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University of Colorado-led study pinpoints farthest developing galaxy cluster ever found

Galaxy cluster construction zone is about 13.1 billion light-years away

University of Colorado at Boulder


IMAGE: The composite image at left, taken in visible and near-infrared light, reveals the location of five tiny galaxies clustered together 13.1 billion light-years away. The circles pinpoint the galaxies. The... view more

Credit: NASA, ESA, M. Trenti (University of Colorado Boulder and Institute of Astronomy, University of Cambridge, U.K.), L. Bradley (Space Telescope Science Institute, Baltimore), and the BoRG team

A team of researchers led by the University of Colorado Boulder has used NASA's Hubble Space Telescope to uncover a cluster of galaxies in the initial stages of construction -- the most distant such grouping ever observed in the early universe.

In a random sky survey made in near-infrared light, Hubble spied five small galaxies clustered together 13.1 billion light-years away. They are among the brightest galaxies at that epoch and very young, living just 600 million years after the universe's birth in the Big Bang. One light-year is about 6 trillion miles.

Galaxy clusters are the largest structures in the universe, comprising hundreds to thousands of galaxies bound together by gravity. The developing cluster, or protocluster, presumably will grow into one of today's massive galactic "cities" comparable to the nearby Virgo cluster, a collection of more than 2,000 galaxies.

"These galaxies formed during the earliest stages of galaxy assembly, when galaxies had just started to cluster together," says the study's leader, Michele Trenti, a research associate at CU-Boulder's Center for Astrophysics and Space Astronomy and a newly appointed scientist at the Institute of Astronomy at the University of Cambridge in the United Kingdom. "The result confirms our theoretical understanding of the buildup of galaxy clusters. And Hubble is just powerful enough to find the first examples of them at this distance."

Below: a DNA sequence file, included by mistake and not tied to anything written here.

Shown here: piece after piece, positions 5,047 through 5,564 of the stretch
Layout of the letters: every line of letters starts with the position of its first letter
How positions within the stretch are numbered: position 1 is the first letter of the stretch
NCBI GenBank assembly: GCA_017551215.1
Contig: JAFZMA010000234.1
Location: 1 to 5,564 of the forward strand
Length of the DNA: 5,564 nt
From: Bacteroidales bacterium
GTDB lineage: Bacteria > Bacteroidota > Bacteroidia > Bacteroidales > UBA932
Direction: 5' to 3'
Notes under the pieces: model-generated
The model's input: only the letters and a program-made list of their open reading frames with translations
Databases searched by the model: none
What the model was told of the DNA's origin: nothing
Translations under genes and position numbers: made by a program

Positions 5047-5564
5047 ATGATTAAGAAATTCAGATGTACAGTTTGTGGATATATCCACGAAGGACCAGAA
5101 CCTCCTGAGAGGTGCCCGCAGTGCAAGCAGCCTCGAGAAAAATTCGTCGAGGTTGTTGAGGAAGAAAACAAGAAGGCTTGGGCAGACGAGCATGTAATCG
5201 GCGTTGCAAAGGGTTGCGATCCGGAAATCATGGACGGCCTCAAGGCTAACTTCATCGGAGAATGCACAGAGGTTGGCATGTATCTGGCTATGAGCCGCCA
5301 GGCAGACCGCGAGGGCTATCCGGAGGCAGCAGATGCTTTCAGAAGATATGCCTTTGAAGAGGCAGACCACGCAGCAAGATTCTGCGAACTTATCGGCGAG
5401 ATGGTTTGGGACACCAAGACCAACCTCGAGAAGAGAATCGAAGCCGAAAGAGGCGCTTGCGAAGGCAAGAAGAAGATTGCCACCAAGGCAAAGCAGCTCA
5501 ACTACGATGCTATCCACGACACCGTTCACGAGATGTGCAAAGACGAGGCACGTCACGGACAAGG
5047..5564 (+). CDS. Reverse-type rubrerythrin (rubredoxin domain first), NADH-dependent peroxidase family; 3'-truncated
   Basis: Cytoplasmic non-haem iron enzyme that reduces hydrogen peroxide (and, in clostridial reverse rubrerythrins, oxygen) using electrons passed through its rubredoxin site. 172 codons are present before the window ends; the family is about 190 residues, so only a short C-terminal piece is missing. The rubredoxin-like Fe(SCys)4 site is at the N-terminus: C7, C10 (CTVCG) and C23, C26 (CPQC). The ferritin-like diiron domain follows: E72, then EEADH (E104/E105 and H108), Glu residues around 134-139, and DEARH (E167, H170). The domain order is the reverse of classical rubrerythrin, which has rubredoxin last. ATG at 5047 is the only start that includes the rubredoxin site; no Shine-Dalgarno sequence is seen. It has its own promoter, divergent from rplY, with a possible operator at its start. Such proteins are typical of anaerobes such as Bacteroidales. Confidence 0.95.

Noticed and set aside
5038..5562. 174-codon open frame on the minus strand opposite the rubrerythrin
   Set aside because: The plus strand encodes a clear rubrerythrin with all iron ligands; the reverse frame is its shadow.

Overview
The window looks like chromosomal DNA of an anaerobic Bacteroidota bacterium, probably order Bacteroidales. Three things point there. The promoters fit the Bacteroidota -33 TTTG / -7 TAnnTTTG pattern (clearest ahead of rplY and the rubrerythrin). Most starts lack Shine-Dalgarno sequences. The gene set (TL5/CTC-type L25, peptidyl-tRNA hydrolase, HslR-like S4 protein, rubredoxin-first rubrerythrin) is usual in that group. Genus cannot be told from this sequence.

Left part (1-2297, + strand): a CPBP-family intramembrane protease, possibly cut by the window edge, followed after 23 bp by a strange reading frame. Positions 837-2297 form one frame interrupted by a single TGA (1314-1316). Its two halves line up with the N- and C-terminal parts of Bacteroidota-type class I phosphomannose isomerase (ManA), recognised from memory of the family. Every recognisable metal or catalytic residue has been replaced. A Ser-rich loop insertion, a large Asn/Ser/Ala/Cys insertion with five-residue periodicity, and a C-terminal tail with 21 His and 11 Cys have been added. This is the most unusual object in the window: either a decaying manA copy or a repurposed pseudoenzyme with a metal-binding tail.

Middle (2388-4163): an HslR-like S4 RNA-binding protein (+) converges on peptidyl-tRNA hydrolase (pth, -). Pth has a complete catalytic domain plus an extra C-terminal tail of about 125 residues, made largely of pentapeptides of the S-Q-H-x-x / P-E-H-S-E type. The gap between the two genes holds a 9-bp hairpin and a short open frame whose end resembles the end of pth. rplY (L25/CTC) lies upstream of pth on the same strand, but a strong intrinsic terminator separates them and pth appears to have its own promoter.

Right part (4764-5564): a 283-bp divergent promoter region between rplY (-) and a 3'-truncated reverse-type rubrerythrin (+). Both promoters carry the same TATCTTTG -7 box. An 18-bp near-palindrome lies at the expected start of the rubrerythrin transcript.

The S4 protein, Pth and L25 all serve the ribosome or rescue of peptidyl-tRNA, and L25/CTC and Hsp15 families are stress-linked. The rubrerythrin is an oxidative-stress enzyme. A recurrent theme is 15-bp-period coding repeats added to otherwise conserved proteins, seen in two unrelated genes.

Trenti will present his results Jan. 10 at the American Astronomical Society meeting in Austin, Texas. The study will appear in the Feb. 10 issue of the Astrophysical Journal.

Most galaxies in the universe live in groups and clusters, and astronomers have probed many mature "galactic cities" in detail as far as 11 billion light-years away. But finding clusters in the early phases of construction has been challenging because they are rare, dim and widely scattered across the sky.

"Records are always exciting, and this is the earliest and the most distant developing galaxy cluster that has ever been seen," said CU-Boulder Professor Michael Shull of the astrophysical and planetary sciences department, a member of the observing team. "We have seen individual galaxies this old and far away, but we have not seen groups of them in the construction process before."

Last year, a group of astronomers uncovered one distant developing cluster. Led by Peter L. Capak of NASA's Spitzer Science Center at the California Institute of Technology in Pasadena, the astronomers discovered a galactic grouping 12.6 billion light-years away with a variety of telescopes, including Hubble. Spectroscopic observations were made with the W.M. Keck Observatory in Hawaii to confirm the cluster's distance by measuring how much its light has been stretched by the expansion of space.

Trenti's team used the sharp-eyed Wide Field Camera 3 to hunt for the elusive catch. "We need to look in many different areas because the odds of finding something this rare are very small," Trenti said. "It's like playing a game of Battleship: The search is hit and miss. Typically a region has nothing, but if we hit the right spot we can find multiple galaxies."